updated 07:52 am EDT, Thu June 21, 2012
4G auction delays due to threats of litigation
The blame for the slow creation of a 4G network in the UK lies with carriers, according to a government minister. Ed Vaizey, Minister for Culture, Communications and Creative Industries, told the Future of Entertainment summit in London that repeated legal threats to Ofcom from mobile service providers are causing delays, as opposed to government interference. Vaizey referred to the continued problems Ofcom faces from carriers, saying “Every single one is threatening to sue, not Ofcom, if they get it wrong, which is continuing to prolong the roll out of 4G in Britain.”
Earlier this year, Ofcom signaled to Everything Everywhere to reuse part of its 1,800MHz spectrum from 2G to run its own LTE service, ahead of the LTE auctions. The deal was then delayed by Ofcom after pressure from other networks, giving more of an opportunity to complain about Orange and T-Mobile gaining LTE before anyone else is able to, calling it an unfair advantage in the market. Everything Everywhere is still hoping to launch its LTE by the end of 2012, in addition to any further spectrum it gains in the scheduled auction.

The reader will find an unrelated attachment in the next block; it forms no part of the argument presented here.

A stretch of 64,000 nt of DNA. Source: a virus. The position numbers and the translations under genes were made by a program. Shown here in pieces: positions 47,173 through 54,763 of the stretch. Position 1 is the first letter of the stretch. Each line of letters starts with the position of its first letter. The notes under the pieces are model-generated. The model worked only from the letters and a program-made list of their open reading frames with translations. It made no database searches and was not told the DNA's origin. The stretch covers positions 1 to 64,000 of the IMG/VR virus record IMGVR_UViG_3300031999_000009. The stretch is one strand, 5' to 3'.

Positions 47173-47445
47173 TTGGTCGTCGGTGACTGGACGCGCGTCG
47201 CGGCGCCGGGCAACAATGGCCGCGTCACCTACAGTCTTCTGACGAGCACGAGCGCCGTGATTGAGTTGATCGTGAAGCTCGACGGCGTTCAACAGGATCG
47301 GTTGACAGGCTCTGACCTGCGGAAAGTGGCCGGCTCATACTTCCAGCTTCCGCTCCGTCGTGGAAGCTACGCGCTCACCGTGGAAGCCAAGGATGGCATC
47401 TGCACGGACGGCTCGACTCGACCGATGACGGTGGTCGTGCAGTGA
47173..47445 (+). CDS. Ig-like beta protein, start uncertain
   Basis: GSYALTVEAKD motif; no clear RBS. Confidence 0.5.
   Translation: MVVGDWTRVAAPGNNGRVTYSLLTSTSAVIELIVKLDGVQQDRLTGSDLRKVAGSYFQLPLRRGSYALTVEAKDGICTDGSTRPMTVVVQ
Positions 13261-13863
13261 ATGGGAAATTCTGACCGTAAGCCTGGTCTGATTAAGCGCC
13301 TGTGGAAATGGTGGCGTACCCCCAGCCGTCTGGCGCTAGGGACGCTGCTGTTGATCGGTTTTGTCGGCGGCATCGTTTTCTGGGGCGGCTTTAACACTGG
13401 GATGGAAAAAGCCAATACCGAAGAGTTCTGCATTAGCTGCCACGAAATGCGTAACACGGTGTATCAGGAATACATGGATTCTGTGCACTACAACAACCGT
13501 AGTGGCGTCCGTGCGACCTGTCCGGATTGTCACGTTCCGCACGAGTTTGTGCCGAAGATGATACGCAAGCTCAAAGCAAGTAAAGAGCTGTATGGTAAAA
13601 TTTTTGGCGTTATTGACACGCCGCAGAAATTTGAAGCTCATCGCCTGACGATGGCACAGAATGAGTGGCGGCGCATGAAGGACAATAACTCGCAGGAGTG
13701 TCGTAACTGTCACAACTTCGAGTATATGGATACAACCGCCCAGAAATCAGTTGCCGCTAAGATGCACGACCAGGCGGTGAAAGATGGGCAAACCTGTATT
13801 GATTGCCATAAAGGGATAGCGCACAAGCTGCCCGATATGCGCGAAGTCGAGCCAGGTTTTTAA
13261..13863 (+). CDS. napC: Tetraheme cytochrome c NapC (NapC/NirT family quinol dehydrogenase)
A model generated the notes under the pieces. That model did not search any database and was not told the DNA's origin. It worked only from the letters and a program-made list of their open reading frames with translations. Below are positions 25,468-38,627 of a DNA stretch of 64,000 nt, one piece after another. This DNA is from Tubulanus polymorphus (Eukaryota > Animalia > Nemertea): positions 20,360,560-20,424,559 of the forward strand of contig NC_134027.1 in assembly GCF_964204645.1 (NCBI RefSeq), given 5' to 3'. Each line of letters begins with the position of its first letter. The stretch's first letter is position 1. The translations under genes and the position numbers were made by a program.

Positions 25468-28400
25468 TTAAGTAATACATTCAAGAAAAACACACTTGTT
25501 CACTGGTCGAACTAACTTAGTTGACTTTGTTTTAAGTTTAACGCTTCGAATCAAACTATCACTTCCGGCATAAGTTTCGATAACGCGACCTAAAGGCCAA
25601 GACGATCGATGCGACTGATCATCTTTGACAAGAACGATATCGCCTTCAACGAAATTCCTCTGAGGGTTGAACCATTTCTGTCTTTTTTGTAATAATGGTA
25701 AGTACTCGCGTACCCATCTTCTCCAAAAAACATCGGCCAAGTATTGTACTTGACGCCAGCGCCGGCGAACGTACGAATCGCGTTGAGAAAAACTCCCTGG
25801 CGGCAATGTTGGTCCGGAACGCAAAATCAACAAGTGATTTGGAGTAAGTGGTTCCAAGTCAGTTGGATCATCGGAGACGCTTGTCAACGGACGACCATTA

The other networks also fear that if Everything Everywhere sued Ofcom, it would delay competitors in launching their own LTE efforts after the auctions. This would give Everything Everywhere a temporary monopoly of LTE coverage in the UK, effectively shutting other carriers out of the market. Speaking to Pocket-lint, Everything Everywhere has advised that it has "no appetite for litigation against Ofcom. We haven't threatened Ofcom with litigation at any stage in this auction process," and calling for commercial LTE to be rolled out sooner rather than later, claiming that the UK is behind 38 other countries in terms of LTE roll-out.
Vodafone, Three, and O2 have all been contacted for comment on the story. [via The Inquirer]